Grisons

Grisons (grēsŏnzˈ, Fr. grēzôNˈ) [key], Ger. Graubünden, Ital. Grigioni, Romansch Grischun, canton (1990 pop. 169,005), 2,746 sq mi (7,112 sq km), E Switzerland, bordering on Italy and Austria. Chur is the capital. The largest and most sparsely populated of the cantons, it is a region of Alpine peaks and glaciers, of forested highlands, and of fertile valleys. The Engadine Valley and the Swiss National Park, in the eastern part of the canton, attract large numbers of tourists. St. Moritz, Davos, and Arosa are the chief resorts. Industry is generally limited and is centered at Chur.

About a fourth of the population speaks Romansh, a Rhaetic-Romantic language; a smaller minority speaks Italian, and the rest, German. The Romansch-speakers live in the Vorderrhein valley (which they call Surselva) and in the Engadine. Italian-speakers inhabit the three southern prongs of the canton: the Val Mesolcida, the Val Bregaglia, and the Val di Poschiavo.

A part of Rhaetia under the Roman Empire, the territory preserved Roman laws and customs, although it nominally passed to the Ostrogoths (493) and to the Franks (537). In the 9th cent. the bishops of Chur began to attain prominence in the region. The bishops (after 1170 the prince-bishops) allied themselves with the rising power of the Hapsburgs. Their power, however, was checked and gradually broken by three local leagues founded between 1367 and 1436—the League of God's House, the Graubünden, or Gray League, and the League of Ten Jurisdictions. The three leagues, composed of communes and feudal lords, allied and joined with the Swiss Confederation. In 1512 they conquered the Valtellina from Milan.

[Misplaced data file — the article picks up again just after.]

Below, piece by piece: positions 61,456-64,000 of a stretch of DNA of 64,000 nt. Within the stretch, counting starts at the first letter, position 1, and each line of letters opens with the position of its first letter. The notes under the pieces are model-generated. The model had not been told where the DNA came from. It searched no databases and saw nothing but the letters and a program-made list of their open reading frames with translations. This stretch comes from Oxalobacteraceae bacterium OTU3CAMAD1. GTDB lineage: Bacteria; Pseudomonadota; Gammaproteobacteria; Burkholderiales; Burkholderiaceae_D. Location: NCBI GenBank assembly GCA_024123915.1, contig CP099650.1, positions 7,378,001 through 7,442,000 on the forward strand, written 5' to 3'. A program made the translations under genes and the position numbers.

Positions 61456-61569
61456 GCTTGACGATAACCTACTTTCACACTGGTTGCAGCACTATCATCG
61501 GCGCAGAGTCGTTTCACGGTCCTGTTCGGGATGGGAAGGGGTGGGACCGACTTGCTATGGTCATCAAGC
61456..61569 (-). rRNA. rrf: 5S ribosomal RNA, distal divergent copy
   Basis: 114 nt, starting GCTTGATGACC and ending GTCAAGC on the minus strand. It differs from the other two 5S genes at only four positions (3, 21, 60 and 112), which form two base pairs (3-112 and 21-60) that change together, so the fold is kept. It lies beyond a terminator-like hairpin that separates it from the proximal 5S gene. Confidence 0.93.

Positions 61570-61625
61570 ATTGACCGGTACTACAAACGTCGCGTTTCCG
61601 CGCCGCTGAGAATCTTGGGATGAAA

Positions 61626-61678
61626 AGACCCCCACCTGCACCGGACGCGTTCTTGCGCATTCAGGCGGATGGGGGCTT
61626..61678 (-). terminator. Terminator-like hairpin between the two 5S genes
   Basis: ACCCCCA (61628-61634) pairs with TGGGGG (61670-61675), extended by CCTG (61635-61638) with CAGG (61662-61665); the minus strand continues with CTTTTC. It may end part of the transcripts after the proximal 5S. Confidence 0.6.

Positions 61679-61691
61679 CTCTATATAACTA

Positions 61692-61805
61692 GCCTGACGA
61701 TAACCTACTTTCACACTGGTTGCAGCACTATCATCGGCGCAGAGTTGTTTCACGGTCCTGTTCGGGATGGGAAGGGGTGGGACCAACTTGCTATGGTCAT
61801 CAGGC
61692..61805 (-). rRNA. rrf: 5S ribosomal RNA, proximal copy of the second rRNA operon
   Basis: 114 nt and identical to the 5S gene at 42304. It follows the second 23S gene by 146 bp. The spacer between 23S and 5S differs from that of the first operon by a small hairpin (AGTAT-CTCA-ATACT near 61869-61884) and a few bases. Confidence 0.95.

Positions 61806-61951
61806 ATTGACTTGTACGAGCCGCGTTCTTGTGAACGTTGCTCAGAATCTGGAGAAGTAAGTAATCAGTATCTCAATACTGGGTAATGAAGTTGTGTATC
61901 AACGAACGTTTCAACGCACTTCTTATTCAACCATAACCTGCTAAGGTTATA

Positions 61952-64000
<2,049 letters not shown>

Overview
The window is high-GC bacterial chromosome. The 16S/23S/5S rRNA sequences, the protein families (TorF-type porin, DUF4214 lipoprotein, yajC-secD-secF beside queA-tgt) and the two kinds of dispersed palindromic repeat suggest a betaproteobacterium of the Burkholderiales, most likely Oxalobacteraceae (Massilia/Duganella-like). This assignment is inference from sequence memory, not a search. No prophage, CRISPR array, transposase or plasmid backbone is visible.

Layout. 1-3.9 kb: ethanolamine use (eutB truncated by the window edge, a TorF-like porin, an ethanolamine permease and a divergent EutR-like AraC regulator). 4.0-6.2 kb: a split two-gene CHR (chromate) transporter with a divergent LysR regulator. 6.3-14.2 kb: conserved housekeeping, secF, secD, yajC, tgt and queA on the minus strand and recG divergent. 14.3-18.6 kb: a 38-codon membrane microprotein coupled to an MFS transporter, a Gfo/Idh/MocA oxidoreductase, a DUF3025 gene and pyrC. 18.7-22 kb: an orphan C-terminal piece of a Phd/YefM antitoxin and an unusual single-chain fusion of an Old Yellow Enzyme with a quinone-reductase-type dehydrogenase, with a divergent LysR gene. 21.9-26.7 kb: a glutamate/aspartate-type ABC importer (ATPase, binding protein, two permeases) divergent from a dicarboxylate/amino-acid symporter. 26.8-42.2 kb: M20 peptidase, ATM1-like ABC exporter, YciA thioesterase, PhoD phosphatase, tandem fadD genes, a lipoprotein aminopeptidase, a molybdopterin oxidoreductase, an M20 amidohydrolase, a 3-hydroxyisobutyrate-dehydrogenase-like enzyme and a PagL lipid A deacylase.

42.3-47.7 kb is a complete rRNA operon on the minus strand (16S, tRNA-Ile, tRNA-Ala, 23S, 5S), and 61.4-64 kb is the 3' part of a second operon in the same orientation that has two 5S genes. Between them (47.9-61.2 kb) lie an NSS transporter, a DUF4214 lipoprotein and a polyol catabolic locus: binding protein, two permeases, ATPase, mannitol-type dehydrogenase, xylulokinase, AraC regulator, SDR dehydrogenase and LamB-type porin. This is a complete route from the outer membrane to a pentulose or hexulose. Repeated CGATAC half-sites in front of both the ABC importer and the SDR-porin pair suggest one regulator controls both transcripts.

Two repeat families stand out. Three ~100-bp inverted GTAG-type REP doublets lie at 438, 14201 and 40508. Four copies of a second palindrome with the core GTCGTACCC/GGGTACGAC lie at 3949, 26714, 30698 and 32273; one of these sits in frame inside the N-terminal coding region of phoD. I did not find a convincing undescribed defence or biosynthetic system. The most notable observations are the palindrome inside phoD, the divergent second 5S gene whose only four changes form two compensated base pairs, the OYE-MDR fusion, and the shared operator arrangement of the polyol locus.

Only part of the population accepted the Reformation (1524–26). In the Thirty Years War the country was rent by bloody strife between the Catholic party, siding with Spain and the Holy Roman emperor, and the Protestants, supporting Venice and France. With the Valtellina the chief bone of contention, the struggle was one of European importance. In 1799 the Grisons was forced by the French to enter the Helvetic Republic, and in 1803 it became a Swiss canton under Napoleon's Act of Mediation. The Valtellina was definitively lost at the Congress of Vienna (1815).

The Columbia Electronic Encyclopedia, 6th ed. Copyright © 2012, Columbia University Press. All rights reserved.

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